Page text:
Pacific Northwest Trail (PNT) – Preview

1200 miles (1931km)

START : Cape Alava, WA.

FINISH :  Waterton Lakes, US/Canadian border.


  • Ron Strickland, Pacific Northwest Trail Guide, (2001); written by the man who pioneered the PNT, the guidebook contains maps, trekking notes and resupply information.
  • Things on the PNT have changed somewhat since Ron’s book was last published in 2001. Online information regarding the trail is difficult to come by. As a consequence, I have been in contact with numerous former PNT hikers, all of whom have been very helpful in providing up-to-date information on the trail. Thanks to Ron Strickland, Chris Townsend, Jon Knechtel, Sam Haraldson and Yeti. A special thanks goes out to Li Brannfors, who supplied me with his excellent mapset, trekking notes, waypoints and resupply information. Li’s maps along with my trusty old Suunto M-2, will act my primary means of navigation during the trip.
  • In case of reroutes and for purposes of overview, I will also be carrying seven National Forest Service Maps (not all at the same time): WA-16 Olympic National Forest; WA-8 Mt. Baker-Snoqualamie National Forest; WA-10 Okanogan National Forest; WA-1 Colville National Forest; ID-8 Kaniksu National Forest; MT-11 Kootenai & East Half Kaniksu National forest, and; MT-35 Flathead National Forest.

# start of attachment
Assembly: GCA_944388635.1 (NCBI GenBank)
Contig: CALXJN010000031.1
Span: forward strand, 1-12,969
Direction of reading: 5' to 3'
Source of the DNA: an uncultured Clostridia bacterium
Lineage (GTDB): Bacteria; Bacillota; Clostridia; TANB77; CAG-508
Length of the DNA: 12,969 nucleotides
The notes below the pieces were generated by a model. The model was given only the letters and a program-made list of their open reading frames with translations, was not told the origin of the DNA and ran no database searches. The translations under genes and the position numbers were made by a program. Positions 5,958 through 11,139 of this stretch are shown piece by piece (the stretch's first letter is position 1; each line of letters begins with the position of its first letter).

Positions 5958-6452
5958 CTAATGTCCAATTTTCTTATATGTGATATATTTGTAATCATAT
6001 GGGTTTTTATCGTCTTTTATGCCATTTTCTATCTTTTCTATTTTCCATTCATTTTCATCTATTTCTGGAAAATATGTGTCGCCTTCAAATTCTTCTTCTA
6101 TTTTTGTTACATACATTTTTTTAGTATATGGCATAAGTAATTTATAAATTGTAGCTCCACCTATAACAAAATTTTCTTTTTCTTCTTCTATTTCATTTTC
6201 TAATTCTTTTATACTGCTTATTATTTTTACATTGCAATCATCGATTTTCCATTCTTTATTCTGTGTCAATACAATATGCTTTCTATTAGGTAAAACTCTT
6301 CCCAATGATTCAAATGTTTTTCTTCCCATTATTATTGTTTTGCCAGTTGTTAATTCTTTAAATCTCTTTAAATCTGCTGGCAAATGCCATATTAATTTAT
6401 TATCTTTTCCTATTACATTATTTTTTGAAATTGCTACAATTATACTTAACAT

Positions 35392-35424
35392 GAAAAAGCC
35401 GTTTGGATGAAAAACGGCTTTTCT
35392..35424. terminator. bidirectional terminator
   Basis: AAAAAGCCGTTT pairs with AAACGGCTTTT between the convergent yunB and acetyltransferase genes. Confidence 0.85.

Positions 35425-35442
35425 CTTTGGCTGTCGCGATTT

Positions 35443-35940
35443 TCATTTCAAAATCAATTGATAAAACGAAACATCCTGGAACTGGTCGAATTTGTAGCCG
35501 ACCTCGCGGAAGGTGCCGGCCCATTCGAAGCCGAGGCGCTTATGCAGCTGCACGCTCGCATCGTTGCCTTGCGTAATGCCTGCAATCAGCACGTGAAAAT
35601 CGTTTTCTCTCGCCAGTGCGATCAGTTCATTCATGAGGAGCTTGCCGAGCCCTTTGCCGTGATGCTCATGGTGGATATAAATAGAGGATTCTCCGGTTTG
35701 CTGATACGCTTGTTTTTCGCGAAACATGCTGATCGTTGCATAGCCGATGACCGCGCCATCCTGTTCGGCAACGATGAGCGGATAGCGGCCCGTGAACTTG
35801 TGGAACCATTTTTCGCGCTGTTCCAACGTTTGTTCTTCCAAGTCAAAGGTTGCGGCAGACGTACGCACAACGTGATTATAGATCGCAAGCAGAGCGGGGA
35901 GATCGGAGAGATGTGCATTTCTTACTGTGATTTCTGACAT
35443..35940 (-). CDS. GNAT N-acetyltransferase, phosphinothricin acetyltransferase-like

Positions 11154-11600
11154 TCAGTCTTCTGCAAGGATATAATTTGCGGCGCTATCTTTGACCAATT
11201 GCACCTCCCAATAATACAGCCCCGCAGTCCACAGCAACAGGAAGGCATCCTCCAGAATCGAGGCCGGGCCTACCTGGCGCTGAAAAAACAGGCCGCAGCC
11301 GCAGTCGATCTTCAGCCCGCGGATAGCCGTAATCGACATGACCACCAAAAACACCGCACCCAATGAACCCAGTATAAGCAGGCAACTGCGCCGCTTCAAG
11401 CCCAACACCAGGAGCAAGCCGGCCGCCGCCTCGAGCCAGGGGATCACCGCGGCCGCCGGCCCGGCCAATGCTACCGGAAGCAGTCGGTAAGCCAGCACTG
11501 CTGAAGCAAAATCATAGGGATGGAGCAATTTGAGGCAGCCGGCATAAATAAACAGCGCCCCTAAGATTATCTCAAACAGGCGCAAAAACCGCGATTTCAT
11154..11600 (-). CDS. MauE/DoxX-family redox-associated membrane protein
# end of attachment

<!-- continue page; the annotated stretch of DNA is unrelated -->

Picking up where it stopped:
• Click here for an overview map of the PNT.


  • The trail runs from the rugged coastline of Olympic National Park, to its eastern terminus of Waterton Lakes in the Rocky Mountains. Two geographically distinct trailheads separated by three national parks, seven national forests and 1200 miles of stunning wilderness scenery.
  • Weather-wise things can be a touch on the dampish side in the Pacific Northwest. Think Scotland without the pubs.

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